This course introduces welding and cutting procedures used in auto collision repair. Emphasis will be placed on MIG welding techniques through a variety of different procedures.
This course introduces suspension and steering, braking, and drive train systems found on vehicles typically requiring repair of damages incurred through automobile collisions.
This course introduces the various electrical, heating and AC, engine cooling, fuel and intake, and restraint systems found on vehicles typically requiring repair of damages incurred through automobile collisions.
Introduces the fundamental concepts, terminology, and operations necessary to use computers. Emphasis is placed on basic functions and familiarity with computer use. Topics include an introduction to computer terminology, the Windows environment, Internet and email, word processing software, spreadsheet software, database software, and presentation software.
Complete One of the Following Specializations (12 hours)
Refinishing Specialization (12 hours)
This course covers the safety precautions followed during the painting and refinishing processes used in a shop during collision repairs. Basic surface preparations will be discussed and practiced. Spray gun types and basic operations will also be introduced.
This course covers the fundamental refinishing tasks of mixing, matching and applying various types of automotive paints. Paint defect causes and cures will be examined in depth. Final delivery detailing and tasks will also be practiced and discussed.
Provides occupation-based learning opportunities for students pursuing the Paint and Refinishing specialization. Students will be mentored by qualified professional technicians as they experience working in the Automotive Collision Repair profession in an industry standard commercial repair facility or industry standard simulated on-campus facility. Topics include: sanding, priming, and paint preparation; special refinishing applications; urethane enamels; tint and match colors; and detailing.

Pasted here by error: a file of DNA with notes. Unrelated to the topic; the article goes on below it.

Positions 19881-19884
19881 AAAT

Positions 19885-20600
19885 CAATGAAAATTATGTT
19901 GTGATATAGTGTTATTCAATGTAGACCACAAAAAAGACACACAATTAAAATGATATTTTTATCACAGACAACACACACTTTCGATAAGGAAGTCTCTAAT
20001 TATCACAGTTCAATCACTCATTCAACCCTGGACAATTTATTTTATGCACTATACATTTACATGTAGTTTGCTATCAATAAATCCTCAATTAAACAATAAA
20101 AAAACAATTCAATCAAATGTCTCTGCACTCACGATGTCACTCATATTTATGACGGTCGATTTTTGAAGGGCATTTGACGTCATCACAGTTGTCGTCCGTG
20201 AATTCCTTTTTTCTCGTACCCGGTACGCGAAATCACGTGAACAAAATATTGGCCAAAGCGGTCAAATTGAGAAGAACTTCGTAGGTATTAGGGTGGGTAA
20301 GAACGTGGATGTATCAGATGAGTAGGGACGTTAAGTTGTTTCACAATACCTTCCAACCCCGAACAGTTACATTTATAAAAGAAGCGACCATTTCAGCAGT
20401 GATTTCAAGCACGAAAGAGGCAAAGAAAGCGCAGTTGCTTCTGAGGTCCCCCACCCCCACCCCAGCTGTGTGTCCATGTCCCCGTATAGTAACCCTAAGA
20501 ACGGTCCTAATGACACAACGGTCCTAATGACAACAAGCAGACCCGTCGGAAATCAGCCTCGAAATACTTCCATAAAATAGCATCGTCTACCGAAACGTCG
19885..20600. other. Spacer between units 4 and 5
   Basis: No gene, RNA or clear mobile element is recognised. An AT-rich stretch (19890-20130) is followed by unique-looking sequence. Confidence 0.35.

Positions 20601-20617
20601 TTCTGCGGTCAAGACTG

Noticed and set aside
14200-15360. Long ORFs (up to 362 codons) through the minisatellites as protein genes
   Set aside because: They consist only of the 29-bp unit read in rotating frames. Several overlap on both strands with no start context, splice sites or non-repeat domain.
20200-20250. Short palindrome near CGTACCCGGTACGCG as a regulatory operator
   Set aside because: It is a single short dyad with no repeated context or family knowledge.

Major Collision Repair Specialization (12 hours)
This course introduces procedures and resources used in the identification and assessment of automotive collision damages. This course provides instruction on the hydraulic systems and for the diagnosis, straightening, measuring and alignment of automobile frames and bodies.
This course provides instruction in conventional/unibody automobile body structural panel repairs emphasizing a variety of removal and replacement techniques.
Provides occupation-based learning opportunities for students pursuing the Major Collision Repair specialization. Qualified professional technicians will mentor students as they experience working in the Automotive Collision Repair profession in an industry standard commercial repair facility or industry standard simulated on-campus facility. Topics include: conventional frame repair, unibody damage identification and analysis, unibody measuring and fixturing systems, unibody straightening systems and techniques, unibody welding techniques, unibody structural panel repair and replacement, conventional body structural panel repair, unibody suspension and steering systems, and bolt-on body panel removal and replacement.